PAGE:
By Kirby Vickery on the April 2020 Edition
When you hear the word “Aztec”, what comes to mind are some painted warriors all decked out in their feathered fighting garb, carrying lances and clubs, while climbing and fighting others dressed like them on the sides of large and very ornate pyramids. Or a whole bunch of warriors mixed with other folks watching from the side of one of those pyramids as one of them, dressed in some really ornate feathered headdresses, removes the heart from one victim after another. We have painted these people as being very vicious and, in a society where their priests ruled everything while seeking human sacrifices to satisfy their thirst for power and conquest. The Aztecs were the last of the massive southern-moving races to move into and settle in Mexico to do this. But theirs was a different migratory pattern.
Please, let me explain: The first group of people to arrive and form what could be called a civilization were the Olmec. I am speaking of the peoples who settled in Mexico and Central America. Earlier crossings by peoples settled along the East Coast of North America and Greenland down all the way into the Caribbean, up through Florida, into and across both America and Canada. They became the Sioux, Seminole and other tribes/nations of American Indian.
Our Olmec friends were the makers of all those large carved heads everyone keeps finding. But there’s not a whole bunch we know about them because they didn’t leave all that much behind. At least not enough to piece together their language, a lot of the customs, or where they came from. As a matter of fact, there is a group of folks in Africa who claim that the Olmecs were from there, primarily due to the facial features of those heads. (If you’re interested, you can find some really good examples in the state of Veracruz, Mexico, in the city of Xalapa at MAX (Museo de Antropología de Xalapa.)
We have information from modern archeology to piece together enough for a couple of classes in undergrad Mesoamerican studies, but not anything near what has been gathered on the rest of the migrations across the Beringia land bridge. Today, LIDAR (Light Detection and Ranging) is the main tool used in discovering all sorts of Olmec archeological sites in the Mexican and Central American jungles.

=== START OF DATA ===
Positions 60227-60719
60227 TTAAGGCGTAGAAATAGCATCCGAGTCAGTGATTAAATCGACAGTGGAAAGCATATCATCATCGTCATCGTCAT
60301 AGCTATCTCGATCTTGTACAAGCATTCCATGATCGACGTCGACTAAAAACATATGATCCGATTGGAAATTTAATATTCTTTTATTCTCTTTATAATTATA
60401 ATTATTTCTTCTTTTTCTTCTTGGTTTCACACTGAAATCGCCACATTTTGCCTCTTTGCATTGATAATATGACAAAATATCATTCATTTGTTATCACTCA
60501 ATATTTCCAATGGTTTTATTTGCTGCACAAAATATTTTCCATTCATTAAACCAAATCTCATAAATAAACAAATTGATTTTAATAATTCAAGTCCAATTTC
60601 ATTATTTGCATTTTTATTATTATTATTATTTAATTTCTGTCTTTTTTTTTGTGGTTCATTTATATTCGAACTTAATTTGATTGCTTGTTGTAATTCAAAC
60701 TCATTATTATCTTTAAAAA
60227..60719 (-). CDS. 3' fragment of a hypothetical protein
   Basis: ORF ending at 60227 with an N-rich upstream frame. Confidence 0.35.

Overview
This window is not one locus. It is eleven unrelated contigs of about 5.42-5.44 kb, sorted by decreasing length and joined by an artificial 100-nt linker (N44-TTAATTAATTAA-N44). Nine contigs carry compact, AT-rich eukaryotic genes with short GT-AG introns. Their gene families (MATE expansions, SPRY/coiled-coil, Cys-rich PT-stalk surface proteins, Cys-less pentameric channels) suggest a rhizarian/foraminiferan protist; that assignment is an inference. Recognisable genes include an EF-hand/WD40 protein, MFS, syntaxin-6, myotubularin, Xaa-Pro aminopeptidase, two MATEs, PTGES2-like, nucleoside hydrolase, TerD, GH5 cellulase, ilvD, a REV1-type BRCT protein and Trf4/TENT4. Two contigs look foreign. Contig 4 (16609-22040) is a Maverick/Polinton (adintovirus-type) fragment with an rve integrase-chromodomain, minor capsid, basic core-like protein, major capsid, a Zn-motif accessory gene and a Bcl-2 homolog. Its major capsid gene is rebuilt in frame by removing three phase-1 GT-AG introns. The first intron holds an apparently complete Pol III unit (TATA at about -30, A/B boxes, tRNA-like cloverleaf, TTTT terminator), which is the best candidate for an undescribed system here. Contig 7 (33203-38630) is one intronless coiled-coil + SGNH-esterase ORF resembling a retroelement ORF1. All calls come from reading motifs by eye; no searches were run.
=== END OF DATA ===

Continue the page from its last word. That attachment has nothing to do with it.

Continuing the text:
The next large Mesoamerican society to cross that land bridge and settle were the Mayans. They were followed by the Toltec, all during a surfacing of all sorts of minor civilizations or tribes, in this case in the area of Manzanillo.
I like to think that because of the volcano, and jungle covered mountains, that the area of Manzanillo had little or nothing to do with the westward migration or settlement of the Mesoamerican societies and the Spanish later, during the 1500s. I like to believe that it was initially settled by some hunter gatherers as evidence by their leaving behind small piles of broken shells along the paths they took along the coast. Then it stayed slightly populated, living peacefully along the coast while taking advantage of their isolation.
As it turns out, Manzanillo was an integral part of the second largest Mesoamerican societies in Mexico’s history. It was originally called “Tlacotla,” meaning “the place of the conch shells,” and was occupied by the Tarascan people to the time of the Spanish conquest. Earlier, the area was populated by the Otomi, Nahuatl, Tolteca, Chichimeca and Tarasca cultures, as far back a 2000BCE, with ships calling to trade along this coast all the way from China.
The “native” or Tarascan people capitulated to the Spanish, in 1522, after hearing what became of the Aztec empire as Cortez’ hands. They didn’t want to become the sacrifices to the Aztec gods and would rather pay a continuing tribute.